For the past five years, Venezuela has suffered through persistent political and economic crises that have led to chronic shortages of food, fuel, electricity and running water. More than 5 million people have fled, triggering a refugee crisis in neighboring countries. China is currently Venezuela’s richest and most powerful international partner and could play a greater role than any other external actor in helping to stabilize Venezuela. But to date, Beijing has remained largely on the sidelines regarding humanitarian relief and silent on the broader political crisis.
China-Venezuela relations were strong at the outset of the 21st Century, but there are indications that China may be growing dissatisfied with the status quo. These include failed infrastructure projects, labor disputes, the challenges of navigating oil embargos and, most importantly, Venezuela’s inability to repay billions of dollars in loans from China. These economic interests will most likely be an important consideration as Beijing navigates its possible involvement in resolving the crisis.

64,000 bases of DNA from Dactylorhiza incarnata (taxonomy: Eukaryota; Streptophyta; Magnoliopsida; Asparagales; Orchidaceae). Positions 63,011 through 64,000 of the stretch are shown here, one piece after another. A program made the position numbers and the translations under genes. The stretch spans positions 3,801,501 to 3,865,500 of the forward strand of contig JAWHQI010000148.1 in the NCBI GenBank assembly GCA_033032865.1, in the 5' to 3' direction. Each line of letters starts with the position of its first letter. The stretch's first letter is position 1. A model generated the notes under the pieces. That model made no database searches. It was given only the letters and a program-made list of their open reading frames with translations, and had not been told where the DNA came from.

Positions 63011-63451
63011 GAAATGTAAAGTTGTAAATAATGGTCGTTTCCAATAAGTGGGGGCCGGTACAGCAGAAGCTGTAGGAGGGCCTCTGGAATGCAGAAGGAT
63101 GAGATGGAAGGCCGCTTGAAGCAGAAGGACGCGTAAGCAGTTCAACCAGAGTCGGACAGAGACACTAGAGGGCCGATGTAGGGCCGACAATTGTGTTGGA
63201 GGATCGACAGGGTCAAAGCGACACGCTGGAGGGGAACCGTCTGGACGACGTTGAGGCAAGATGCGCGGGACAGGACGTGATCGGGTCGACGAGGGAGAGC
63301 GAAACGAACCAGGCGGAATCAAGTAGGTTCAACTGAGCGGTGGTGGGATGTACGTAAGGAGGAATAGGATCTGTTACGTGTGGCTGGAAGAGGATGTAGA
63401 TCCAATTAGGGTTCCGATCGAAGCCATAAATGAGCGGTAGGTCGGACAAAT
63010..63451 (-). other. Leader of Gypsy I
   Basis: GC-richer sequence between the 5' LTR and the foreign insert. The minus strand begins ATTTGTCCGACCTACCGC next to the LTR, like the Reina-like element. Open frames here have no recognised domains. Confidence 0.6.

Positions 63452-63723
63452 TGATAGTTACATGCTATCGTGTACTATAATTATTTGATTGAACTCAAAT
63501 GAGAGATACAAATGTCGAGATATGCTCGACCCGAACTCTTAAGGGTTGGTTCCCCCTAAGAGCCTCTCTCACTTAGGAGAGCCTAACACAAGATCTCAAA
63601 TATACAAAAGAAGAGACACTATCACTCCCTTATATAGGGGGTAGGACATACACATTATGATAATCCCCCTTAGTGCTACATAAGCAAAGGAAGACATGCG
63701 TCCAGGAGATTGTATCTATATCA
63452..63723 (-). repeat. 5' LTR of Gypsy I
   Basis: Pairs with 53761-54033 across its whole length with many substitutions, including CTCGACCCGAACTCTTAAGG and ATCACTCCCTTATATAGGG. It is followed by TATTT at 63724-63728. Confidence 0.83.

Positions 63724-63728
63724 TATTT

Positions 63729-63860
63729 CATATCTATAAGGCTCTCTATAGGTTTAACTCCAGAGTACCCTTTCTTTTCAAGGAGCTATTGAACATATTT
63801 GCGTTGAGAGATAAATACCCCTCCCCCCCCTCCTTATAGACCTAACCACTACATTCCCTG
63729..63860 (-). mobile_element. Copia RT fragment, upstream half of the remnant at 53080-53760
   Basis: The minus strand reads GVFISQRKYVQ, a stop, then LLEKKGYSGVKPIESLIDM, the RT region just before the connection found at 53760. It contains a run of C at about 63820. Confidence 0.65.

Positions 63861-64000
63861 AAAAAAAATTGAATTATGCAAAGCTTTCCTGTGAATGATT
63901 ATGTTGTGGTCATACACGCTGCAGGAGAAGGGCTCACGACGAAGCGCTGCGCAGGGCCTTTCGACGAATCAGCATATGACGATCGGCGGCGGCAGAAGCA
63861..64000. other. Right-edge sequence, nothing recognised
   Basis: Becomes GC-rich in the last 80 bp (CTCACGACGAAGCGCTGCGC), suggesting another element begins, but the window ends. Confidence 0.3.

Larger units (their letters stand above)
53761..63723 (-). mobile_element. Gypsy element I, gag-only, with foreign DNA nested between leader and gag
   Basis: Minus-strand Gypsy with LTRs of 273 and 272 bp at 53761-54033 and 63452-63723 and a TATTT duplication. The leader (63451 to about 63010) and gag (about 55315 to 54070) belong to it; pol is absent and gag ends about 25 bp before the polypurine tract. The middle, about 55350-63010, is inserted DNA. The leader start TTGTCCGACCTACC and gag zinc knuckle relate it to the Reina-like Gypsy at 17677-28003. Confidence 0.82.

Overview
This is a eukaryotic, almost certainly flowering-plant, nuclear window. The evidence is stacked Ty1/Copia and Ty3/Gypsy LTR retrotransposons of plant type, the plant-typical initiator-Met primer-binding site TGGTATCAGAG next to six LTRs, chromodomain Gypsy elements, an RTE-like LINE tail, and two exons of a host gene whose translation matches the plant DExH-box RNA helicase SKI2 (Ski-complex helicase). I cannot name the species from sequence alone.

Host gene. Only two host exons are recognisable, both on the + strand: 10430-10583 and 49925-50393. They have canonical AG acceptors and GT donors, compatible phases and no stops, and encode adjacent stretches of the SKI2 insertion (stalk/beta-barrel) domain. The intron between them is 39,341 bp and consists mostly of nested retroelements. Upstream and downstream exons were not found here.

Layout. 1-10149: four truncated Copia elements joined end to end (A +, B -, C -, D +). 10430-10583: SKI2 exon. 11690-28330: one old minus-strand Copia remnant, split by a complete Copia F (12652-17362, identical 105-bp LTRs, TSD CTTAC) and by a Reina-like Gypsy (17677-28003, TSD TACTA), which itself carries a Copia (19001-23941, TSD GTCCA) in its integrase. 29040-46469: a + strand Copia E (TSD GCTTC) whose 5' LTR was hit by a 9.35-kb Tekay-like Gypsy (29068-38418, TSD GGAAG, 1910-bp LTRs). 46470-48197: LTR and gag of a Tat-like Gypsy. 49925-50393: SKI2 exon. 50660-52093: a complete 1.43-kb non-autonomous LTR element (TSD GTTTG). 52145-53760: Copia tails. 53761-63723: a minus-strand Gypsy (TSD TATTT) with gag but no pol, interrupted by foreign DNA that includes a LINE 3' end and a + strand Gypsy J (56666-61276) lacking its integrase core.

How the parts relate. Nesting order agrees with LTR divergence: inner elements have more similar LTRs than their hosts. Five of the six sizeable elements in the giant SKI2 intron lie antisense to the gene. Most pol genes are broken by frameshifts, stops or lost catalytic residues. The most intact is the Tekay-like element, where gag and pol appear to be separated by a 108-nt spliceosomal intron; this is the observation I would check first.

On July 22, USIP hosted a discussion on the nature of the China-Venezuela relationship, the role China could realistically play in support of a negotiated political settlement and how Washington and Beijing may be able to find common ground on key issues.
Continue the conversation on Twitter using #ChinaVenezuelaUSIP.
Keith Mines, opening remarks
Director, Latin America Programs, U.S. Institute of Peace
Adriana Erthal Abdenur,
Executive Director, Plataforma CIPÓ (Brazil)
Deputy, Primero Justicia, National Assembly of Venezuela
Research Fellow, Leiden University
Researcher, China-Latin America Issues, Institute for International and Area Studies, Tsinghua University
Senior Expert, Greater Horn of Africa, U.S. Institute of Peace
Amb. Thomas A. Shannon Jr., closing remarks
U.S. Under Secretary of State for Political Affairs, 2016-2018
Henry Tugendhat, moderator
Senior Policy Analyst, China, U.S. Institute of Peace